“Forever,” he told Metro when asked how long he envisions Fallout 76 lasting. “I’m not being ironic. Like, forever.”
Part of the reason Hines said he believes this is possible is because other Bethesda games like Fallout 4 and Skyrim have remained incredibly popular years after launch, and those titles didn’t have as much of an online focus as Fallout 76.
“Other people have said, ‘Is your timeline [for Fallout 76] two years or five years?’ And I said, ‘Well, they’re still playing Morrowind and you go online and look at how many people are playing Fallout 4 and Skyrim,” Hines said. “Those games have been out for four and seven years, and there are literally hundreds of thousands of people playing those games every single day, every single month.”
He added: “So Fallout 76, our timeline is in perpetuity.”
While Hines said he believes Fallout 76 will have an incredibly long tail, he said he doesn’t know for sure what the future content will look like. How future content shapes up will depend on how the community reacts.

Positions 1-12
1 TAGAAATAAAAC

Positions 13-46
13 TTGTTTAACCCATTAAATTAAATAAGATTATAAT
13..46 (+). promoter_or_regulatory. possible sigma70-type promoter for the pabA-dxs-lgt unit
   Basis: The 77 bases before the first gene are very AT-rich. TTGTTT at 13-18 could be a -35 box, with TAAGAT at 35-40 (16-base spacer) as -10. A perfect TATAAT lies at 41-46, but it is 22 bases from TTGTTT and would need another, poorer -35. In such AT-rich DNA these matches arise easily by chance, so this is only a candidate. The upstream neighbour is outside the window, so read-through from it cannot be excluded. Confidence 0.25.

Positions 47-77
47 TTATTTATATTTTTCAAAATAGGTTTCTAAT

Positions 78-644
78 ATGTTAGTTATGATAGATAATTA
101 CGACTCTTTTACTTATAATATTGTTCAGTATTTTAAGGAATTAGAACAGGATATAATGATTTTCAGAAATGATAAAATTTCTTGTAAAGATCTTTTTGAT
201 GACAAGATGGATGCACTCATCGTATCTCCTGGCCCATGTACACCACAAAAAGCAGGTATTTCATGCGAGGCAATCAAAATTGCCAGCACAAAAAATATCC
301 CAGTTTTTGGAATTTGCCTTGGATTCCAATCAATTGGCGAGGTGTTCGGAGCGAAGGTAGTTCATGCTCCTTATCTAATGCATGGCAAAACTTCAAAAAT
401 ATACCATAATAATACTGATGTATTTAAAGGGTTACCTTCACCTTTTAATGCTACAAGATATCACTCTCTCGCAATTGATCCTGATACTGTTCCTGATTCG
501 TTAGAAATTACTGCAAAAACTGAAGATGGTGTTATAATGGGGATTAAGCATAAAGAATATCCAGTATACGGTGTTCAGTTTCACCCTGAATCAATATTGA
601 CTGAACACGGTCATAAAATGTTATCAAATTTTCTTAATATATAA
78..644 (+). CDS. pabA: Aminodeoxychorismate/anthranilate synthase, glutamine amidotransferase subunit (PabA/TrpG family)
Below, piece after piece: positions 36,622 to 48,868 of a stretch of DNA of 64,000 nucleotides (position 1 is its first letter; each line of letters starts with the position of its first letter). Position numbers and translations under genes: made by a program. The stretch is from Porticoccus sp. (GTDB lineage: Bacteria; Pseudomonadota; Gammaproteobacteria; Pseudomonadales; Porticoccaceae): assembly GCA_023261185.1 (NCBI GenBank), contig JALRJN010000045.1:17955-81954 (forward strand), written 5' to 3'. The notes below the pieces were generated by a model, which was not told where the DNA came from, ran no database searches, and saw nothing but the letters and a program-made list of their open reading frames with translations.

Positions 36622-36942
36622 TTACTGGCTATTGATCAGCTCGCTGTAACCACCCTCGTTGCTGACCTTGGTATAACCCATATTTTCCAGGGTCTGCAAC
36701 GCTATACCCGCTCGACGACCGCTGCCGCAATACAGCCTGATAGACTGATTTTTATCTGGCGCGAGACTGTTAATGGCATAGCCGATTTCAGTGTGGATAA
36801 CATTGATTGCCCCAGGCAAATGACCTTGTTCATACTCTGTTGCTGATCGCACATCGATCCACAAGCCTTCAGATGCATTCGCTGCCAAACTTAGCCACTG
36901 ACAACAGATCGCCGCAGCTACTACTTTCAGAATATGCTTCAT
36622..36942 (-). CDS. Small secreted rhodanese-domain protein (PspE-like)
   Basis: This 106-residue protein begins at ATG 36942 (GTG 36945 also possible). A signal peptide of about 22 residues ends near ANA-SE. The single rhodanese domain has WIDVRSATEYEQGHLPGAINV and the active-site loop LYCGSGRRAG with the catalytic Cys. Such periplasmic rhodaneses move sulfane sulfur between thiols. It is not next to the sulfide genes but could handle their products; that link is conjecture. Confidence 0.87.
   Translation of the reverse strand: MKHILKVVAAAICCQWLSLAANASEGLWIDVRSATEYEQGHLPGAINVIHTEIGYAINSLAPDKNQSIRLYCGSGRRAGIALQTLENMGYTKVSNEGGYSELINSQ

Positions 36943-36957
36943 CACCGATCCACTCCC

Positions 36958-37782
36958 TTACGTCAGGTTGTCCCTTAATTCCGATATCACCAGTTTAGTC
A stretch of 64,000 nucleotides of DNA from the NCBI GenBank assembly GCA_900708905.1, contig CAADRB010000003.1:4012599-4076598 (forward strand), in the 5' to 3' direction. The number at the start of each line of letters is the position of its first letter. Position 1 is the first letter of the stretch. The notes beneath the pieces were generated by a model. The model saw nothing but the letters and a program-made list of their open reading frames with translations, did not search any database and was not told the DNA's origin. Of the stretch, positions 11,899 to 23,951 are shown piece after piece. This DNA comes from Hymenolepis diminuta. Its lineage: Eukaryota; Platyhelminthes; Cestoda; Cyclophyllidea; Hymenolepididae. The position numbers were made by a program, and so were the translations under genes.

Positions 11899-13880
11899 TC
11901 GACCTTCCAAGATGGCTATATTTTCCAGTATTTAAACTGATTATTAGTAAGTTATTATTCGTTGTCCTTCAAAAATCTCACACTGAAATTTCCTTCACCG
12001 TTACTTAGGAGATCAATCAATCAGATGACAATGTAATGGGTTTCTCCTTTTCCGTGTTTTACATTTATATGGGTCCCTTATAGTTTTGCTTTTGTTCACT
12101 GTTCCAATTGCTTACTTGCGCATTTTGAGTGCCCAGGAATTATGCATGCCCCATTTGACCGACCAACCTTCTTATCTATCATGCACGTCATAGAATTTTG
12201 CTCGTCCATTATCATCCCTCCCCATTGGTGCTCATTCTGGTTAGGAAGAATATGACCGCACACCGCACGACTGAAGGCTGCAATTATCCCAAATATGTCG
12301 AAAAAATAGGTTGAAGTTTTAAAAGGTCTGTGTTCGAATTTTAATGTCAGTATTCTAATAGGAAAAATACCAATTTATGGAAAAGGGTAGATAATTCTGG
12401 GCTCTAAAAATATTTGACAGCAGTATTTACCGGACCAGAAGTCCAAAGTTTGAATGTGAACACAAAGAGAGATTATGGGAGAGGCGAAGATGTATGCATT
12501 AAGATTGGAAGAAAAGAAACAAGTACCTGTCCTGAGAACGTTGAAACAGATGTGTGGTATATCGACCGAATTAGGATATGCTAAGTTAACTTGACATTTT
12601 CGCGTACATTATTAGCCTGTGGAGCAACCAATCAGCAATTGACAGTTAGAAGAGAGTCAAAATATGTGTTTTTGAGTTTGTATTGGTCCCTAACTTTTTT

“Part of our thing is we need to get people in the game and see how they respond,” he said. “We’ve even taken this approach for past DLC. I don’t know if you remember Fallout 3? The big consumer reaction when we launched that game was that they were all upset that it had an ending. And we were like, ‘All the previous games had an ending! We thought we were sticking to what that franchise is…’ But they didn’t want an ending and we had a couple of DLCs in the works but the third one we did we were like, ‘Well, we need a DLC that removes the ending of the game and allows you to continue on.’ So 76 is going to be like that. We have some ideas for this and that, but let’s see what people want more of. Let’s see what they respond to and support that.”
Fallout 76 launches in November for PlayStation 4, Xbox One, and PC; the beta begins in October, and it’ll be available first on Xbox One. Alongside the Power Armor edition, Microsoft will bundle the game with a white Xbox One X.